Flexible mortgages, as the name suggests, provide more flexibility than standard mortgages. They do so by offering customers a variety of features, including overpayment, borrowing back and even payment breaks.
Understanding these basic features will leave you well versed in the fundamental structure of flexible mortgage products. However, as with any mortgage, careful consideration of individual plans is a crucial step in finding one that is right for you.
The main features and advantages of flexible mortgage plans are:
Among the most useful features of a flexible mortgage is the option to overpay; this will usually be under the proviso that you do not actually pay your mortgage back in full. Normally, you can choose between making regular overpayments in addition to your standard monthly repayments, or depositing a large lump sum.
The appeal of overpayment, of course, lies in its ability to save you money by cutting the size of your balance and therefore the amount of interest you will have to pay. The other benefit is that you might end up paying off your mortgage earlier than you thought.
It is crucial to check whether there are any limits to the amount you can overpay. If there are, going over these is likely to result in an Early Repayment Charge.
Borrowing back is something that is only available if you have been making overpayments. It allows you to ‘borrow’ the money you have overpaid to spend however you choose. It essentially means that you are not locking any overpayments you make in your mortgage; you will be free to access them when you choose, in a similar way to a savings account.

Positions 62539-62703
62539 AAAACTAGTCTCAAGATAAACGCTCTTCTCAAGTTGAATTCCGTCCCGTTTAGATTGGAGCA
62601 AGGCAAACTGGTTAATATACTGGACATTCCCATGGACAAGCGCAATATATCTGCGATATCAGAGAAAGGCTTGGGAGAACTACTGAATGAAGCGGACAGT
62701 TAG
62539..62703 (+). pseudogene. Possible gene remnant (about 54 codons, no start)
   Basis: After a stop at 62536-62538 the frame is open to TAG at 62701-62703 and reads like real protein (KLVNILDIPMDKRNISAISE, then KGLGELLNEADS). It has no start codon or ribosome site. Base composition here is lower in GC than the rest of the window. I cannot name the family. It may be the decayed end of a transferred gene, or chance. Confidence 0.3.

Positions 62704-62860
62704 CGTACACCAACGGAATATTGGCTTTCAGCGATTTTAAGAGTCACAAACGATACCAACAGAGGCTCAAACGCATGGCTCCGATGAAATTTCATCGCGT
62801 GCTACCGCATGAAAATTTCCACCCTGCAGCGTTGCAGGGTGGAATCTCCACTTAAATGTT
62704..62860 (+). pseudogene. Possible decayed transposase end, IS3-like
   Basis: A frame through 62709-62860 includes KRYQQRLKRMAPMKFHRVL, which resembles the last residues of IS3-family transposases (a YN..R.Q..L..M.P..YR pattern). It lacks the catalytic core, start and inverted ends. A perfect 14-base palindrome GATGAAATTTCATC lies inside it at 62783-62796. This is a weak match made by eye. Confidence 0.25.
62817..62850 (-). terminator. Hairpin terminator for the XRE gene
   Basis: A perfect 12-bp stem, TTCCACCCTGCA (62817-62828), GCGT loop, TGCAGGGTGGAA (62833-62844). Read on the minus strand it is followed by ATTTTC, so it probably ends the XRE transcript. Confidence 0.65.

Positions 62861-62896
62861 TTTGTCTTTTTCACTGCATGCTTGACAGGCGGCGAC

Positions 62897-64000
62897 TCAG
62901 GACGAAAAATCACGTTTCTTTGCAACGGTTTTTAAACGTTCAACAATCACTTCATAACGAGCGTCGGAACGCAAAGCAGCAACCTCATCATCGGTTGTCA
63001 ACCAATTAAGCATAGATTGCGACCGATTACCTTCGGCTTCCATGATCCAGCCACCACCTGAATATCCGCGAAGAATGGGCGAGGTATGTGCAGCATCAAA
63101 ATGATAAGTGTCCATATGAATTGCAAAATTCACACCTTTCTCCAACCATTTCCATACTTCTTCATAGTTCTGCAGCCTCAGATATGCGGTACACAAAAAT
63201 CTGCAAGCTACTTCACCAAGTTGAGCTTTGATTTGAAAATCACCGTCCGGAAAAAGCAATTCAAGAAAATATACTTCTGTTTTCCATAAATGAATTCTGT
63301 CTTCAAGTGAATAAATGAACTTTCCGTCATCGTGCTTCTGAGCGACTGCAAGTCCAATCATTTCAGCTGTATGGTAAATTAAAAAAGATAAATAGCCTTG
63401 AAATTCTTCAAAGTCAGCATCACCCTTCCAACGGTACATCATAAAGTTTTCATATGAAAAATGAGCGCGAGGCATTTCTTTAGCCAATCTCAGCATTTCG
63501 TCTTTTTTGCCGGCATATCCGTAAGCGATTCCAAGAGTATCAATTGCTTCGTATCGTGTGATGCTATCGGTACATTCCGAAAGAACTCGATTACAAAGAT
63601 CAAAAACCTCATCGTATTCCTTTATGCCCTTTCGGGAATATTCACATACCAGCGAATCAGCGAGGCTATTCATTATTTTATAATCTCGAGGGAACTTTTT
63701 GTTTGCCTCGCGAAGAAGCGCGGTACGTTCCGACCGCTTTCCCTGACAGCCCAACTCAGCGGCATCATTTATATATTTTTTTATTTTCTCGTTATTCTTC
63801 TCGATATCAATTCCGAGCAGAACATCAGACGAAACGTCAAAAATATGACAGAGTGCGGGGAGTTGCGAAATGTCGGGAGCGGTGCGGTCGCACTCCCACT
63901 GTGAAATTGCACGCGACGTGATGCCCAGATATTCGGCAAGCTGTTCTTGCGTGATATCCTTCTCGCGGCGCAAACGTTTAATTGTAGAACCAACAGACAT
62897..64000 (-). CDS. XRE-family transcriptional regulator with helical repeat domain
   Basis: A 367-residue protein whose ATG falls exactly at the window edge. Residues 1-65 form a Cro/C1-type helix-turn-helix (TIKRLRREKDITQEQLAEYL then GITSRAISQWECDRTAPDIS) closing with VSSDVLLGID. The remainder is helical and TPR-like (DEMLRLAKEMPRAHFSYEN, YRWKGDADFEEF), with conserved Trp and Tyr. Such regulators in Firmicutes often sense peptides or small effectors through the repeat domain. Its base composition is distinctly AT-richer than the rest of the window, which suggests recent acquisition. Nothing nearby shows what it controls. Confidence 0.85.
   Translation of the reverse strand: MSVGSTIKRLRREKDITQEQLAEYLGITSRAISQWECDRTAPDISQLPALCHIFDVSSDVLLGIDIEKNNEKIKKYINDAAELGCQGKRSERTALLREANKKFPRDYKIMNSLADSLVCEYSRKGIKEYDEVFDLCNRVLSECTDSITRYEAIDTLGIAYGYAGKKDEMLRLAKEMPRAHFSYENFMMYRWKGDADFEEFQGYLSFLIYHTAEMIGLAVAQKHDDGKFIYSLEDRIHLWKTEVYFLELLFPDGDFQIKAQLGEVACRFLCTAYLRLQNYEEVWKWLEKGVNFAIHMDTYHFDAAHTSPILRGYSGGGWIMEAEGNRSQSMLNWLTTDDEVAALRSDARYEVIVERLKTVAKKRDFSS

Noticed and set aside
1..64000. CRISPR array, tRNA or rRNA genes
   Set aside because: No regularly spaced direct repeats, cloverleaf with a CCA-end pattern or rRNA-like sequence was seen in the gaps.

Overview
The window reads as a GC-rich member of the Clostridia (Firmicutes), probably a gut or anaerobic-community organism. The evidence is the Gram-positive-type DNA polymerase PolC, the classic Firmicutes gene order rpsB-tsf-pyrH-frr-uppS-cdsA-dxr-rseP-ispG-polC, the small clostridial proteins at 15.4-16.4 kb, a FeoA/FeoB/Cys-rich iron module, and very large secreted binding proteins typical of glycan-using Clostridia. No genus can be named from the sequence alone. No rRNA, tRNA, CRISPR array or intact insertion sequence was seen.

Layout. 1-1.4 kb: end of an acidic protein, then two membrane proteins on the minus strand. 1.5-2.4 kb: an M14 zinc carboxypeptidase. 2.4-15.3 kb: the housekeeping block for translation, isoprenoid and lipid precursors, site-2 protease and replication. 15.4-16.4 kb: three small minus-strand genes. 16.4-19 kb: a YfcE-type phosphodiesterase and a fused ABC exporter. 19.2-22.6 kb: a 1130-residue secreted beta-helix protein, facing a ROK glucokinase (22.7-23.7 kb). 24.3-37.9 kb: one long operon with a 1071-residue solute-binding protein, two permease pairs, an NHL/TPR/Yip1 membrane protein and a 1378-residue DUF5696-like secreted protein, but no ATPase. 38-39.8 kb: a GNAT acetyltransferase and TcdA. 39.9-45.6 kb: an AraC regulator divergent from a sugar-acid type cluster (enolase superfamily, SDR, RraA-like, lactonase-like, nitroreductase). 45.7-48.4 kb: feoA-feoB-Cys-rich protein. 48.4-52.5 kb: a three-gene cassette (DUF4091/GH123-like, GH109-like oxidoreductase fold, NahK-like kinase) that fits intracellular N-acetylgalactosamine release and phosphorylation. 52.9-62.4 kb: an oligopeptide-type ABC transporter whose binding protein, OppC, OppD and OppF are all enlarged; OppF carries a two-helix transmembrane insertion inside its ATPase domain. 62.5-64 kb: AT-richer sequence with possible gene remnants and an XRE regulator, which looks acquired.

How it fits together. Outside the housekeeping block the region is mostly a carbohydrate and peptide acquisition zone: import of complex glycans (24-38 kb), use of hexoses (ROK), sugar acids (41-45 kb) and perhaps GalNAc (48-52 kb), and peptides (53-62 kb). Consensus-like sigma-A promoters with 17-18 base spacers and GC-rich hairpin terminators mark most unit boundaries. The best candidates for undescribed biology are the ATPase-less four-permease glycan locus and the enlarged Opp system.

However, it is important to remember that certain rules will often apply here. For example, you might need to have overpaid by a certain amount to access this service. There is also commonly a minimum sum you will need to borrow back.
Also known as a payment holiday, a payment break gives you the option to pause your mortgage repayments for between one and six months (depending on your mortgage).
You will need to apply to your bank before being allowed to go ahead. Usually, your eligibility for a payment break will depend on factors such as how long you have had the mortgage for and whether (and how much) you have overpaid.
It is important to understand that this will be a break in payments only – not your entire mortgage. This means that you will go on to accrue interest over the hiatus in payment.
From time to time, you may find it beneficial to take advantage of underpayment options. As with payment breaks, you will need to have this approved by your lender prior to going ahead. Often, this option will only actually be available if you have previously overpaid, usually to an extent which covers the amount you propose to underpay by.
Some flexible mortgages also have the advantage of calculating your interest daily. From a borrower’s perspective, this is the most advantageous method, because it essentially works out less expensive than having it calculated monthly or yearly.
It also has particular advantages when paired with other features. For example, if you both overpay and have your interest calculated daily, your overpayment will have an immediate positive effect on the amount of interest you are accruing.
Whatever kind of mortgage you are considering, it is best to seek advice from an independent financial advisor before making your final decision.